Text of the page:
Nestled in a hairpin turn of the continental divide, in the Centennial mountains is the Hellroaring hut. Only 2.5 hours outside of Jackson, Wyoming and a whole new region I was fortunate enough to go explore.
After a scenic 7 mile snowmobile ride we arrived at the Hellroaring Trailhead, dialed our packs and went out for around a 2 hour tour to the hut. It was a moderately cold day with a fresh blanket of snow. The snow was staying light and on the trees, getting us excited to have it to stick around. Shortly after arriving, that blanket of snow was blown away by high winds for the next 3 nights. We knew that would affect finding good snow on top of the hot sun beating down through windows in the clouds. While making our way to go check out the prominent mini-golf area visible from the hut we had passed by a small zone near the creek crossing that seemed to have potential. After dealing with variable conditions on the face we went back to the lower zone by the creek. The little canyon the creek runs through provided just enough protection from the weather to save about 8” of cold powder on 500 vertical feet of around 35’ slopes with trees and open pockets. The area is a terrain trap with the creek at the bottom but with stable conditions it’s a good powder stash and is really close to the hut. The rest terrain surrounding the hut is unique because there is every aspect, couloirs, gladed trees at various slope degrees and cliffs to play on. Dominating the southwest skyline looking from the yurt is Mt Jefferson at 10,513’, which offers some alpine terrain and long consistent corn runs for spring conditions.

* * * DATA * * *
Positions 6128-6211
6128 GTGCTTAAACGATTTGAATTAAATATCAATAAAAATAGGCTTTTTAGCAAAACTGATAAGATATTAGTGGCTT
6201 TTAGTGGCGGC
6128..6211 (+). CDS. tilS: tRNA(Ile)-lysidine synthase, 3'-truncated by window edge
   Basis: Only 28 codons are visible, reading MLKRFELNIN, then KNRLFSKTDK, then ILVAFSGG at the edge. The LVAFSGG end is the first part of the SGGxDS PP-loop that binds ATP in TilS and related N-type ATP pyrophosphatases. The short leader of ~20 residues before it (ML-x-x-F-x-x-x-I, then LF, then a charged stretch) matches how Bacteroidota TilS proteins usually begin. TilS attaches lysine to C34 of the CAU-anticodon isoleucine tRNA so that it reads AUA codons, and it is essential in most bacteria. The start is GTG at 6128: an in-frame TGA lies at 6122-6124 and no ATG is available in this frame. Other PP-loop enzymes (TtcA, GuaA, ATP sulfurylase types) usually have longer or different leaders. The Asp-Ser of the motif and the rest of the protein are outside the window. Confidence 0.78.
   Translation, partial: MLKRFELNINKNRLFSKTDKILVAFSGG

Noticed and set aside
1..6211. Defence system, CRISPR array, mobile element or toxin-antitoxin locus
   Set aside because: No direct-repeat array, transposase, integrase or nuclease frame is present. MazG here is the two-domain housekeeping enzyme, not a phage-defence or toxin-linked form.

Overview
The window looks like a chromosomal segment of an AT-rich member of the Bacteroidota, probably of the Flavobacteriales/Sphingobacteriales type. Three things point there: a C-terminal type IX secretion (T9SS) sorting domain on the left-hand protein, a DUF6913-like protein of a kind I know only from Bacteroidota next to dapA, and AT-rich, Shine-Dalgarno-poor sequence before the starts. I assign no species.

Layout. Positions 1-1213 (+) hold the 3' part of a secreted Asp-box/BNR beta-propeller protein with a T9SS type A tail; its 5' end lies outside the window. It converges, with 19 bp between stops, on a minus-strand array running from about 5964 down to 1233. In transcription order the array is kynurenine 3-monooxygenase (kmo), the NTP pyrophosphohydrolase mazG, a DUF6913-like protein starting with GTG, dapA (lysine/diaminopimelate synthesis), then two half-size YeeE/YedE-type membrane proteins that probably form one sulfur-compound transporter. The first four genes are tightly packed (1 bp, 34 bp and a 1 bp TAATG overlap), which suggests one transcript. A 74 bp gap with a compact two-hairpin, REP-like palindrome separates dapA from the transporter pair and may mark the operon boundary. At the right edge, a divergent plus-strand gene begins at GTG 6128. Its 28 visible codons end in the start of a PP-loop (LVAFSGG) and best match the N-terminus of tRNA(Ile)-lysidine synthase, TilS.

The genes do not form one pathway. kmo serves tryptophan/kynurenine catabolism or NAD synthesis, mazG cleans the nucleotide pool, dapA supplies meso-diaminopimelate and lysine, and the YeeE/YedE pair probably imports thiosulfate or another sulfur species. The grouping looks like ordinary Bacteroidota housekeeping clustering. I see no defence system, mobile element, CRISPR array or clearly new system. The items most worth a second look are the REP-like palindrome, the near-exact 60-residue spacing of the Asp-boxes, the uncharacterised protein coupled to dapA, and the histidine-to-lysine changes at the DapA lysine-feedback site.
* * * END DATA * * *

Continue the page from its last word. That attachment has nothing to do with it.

The hut itself is about 8’x24’ rectangular, wood floored, vinyl WeatherPort tent that can sleep up to 8, with cots on one side and fireplace/cooking area on the other side. Couldn’t have slept better with river bed pads on ‘Disc-o-bed’ cots. A lot of times in yurts there isn’t a couch/living room space but these cots go into a futon mode, and everyone knows how good it feels to chill on a couch after a long day! The wood stove cranks, everything was dry after a few hours and some boot liners were a bit melted but luckily, still ridable. The kitchen consist of 2 propane burners, table, pots/pans/plates/utensils and cooler for food storage.
The shape of the mountains creates a lot of hidden gullies which are a heads up for terrain traps and can make navigating more challenging. The owner of Hellroaring Powder Guides, Sam Hansen, not only had the hut dialed with GoalZero solar power system and a homemade insulation but is available for catering or guiding! We saved a ton of time and energy having him with us the for first couple days and I would recommend hiring him for the best experience. All in all I now have a hit list there and plan on returning!